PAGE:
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Copper against free radicals
Should I supplement? This trace element, present in the body in small quantities, is involved in the proper functioning of the immune system. Since the need for copper is relatively low and it is present in many foods, copper deficiency is rare. Supplements don’t seem warranted, especially since “at high doses, copper can be pro-oxidant,” the nutritionist warns.

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Probiotics for microbiota balance
Should I supplement? The role of the gut microbiota in immunity accounts for 60 to 70% of immune cells. Hence the idea of ​​taking probiotics, the “good” bacteria, to balance this microbiota. “But the strains do not settle permanently, punctual contributions do not balance the microbiota in the long term,” the expert moderates. It is best to take them regularly and vary the strains, keeping in mind that probiotics remain “one support element among others, but not a miracle product.”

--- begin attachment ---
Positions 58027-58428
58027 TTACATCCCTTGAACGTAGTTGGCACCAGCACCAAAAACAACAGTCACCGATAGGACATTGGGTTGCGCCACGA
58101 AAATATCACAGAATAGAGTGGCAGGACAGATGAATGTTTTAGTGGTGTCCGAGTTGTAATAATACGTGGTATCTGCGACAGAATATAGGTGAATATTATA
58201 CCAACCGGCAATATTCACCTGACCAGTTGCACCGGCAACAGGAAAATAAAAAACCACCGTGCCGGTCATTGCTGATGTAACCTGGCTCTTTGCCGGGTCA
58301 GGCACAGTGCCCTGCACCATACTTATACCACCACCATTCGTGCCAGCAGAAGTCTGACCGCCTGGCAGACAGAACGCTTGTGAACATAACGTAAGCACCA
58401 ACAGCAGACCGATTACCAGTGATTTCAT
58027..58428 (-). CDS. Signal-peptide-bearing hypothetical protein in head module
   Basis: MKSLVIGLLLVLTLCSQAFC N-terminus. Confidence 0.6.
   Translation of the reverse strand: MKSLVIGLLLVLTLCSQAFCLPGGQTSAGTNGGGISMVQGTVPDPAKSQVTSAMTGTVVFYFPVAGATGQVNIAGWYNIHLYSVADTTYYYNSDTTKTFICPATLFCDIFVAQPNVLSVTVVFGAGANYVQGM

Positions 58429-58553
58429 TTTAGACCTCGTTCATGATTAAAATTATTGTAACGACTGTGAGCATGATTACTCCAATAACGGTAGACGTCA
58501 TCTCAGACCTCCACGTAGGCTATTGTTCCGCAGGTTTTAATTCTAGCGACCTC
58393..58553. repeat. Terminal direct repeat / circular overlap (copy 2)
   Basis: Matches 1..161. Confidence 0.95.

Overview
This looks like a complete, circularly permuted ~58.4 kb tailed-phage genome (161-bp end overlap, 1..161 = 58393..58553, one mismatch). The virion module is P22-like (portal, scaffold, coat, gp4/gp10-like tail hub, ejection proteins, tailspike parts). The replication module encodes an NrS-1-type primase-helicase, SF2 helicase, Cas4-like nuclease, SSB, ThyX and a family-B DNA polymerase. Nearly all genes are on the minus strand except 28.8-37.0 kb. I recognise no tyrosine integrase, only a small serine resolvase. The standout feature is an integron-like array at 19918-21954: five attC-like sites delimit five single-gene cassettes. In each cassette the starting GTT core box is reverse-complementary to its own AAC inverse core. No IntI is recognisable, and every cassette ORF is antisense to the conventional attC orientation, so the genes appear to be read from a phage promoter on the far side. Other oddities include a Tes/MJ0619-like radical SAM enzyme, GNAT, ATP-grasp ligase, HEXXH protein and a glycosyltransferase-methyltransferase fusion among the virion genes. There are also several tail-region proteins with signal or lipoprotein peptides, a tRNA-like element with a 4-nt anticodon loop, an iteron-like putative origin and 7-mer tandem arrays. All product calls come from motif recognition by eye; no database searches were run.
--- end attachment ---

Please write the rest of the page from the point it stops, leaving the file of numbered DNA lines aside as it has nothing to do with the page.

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Quercetin lends a hand to zinc
Should I supplement? Even if it represents the antioxidant of choice in the context of the coronavirus, in particular because it potentiates the action of zinc, quercetin is not a miracle molecule, especially since the dosages used in the studies are very high, ”the nutritionist said. There is nothing better than fresh, seasonal fruits and vegetables from organic farming for dressing. However, “if your intake of fruits and vegetables is low, supplementation may be justified. Take 1 g per day, at the rate of 500 mg during lunch and dinner.